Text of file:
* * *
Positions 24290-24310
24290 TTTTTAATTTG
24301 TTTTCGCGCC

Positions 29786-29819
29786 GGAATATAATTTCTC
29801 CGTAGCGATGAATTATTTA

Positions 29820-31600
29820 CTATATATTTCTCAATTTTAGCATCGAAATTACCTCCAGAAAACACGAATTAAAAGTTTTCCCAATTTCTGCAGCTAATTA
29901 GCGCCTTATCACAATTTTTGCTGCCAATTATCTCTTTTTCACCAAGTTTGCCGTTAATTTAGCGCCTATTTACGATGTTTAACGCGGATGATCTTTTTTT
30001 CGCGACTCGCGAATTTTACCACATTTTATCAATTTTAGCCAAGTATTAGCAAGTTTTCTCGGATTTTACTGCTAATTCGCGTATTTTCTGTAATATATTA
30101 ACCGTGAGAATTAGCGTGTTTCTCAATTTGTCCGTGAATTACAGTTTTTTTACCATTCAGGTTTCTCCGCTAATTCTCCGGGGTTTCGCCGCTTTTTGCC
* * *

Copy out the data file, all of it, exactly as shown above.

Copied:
Positions 24290-24310
24290 TTTTTAATTTG
24301 TTTTCGCGCC

Positions 29786-29819
29786 GGAATATAATTTCTC
29801 CGTAGCGATGAATTATTTA

Positions 29820-31600
29820 CTATATATTTCTCAATTTTAGCATCGAAATTACCTCCAGAAAACACGAATTAAAAGTTTTCCCAATTTCTGCAGCTAATTA
29901 GCGCCTTATCACAATTTTTGCTGCCAATTATCTCTTTTTCACCAAGTTTGCCGTTAATTTAGCGCCTATTTACGATGTTTAACGCGGATGATCTTTTTTT
30001 CGCGACTCGCGAATTTTACCACATTTTATCAATTTTAGCCAAGTATTAGCAAGTTTTCTCGGATTTTACTGCTAATTCGCGTATTTTCTGTAATATATTA
30101 ACCGTGAGAATTAGCGTGTTTCTCAATTTGTCCGTGAATTACAGTTTTTTTACCATTCAGGTTTCTCCGCTAATTCTCCGGGGTTTCGCCGCTTTTTGCC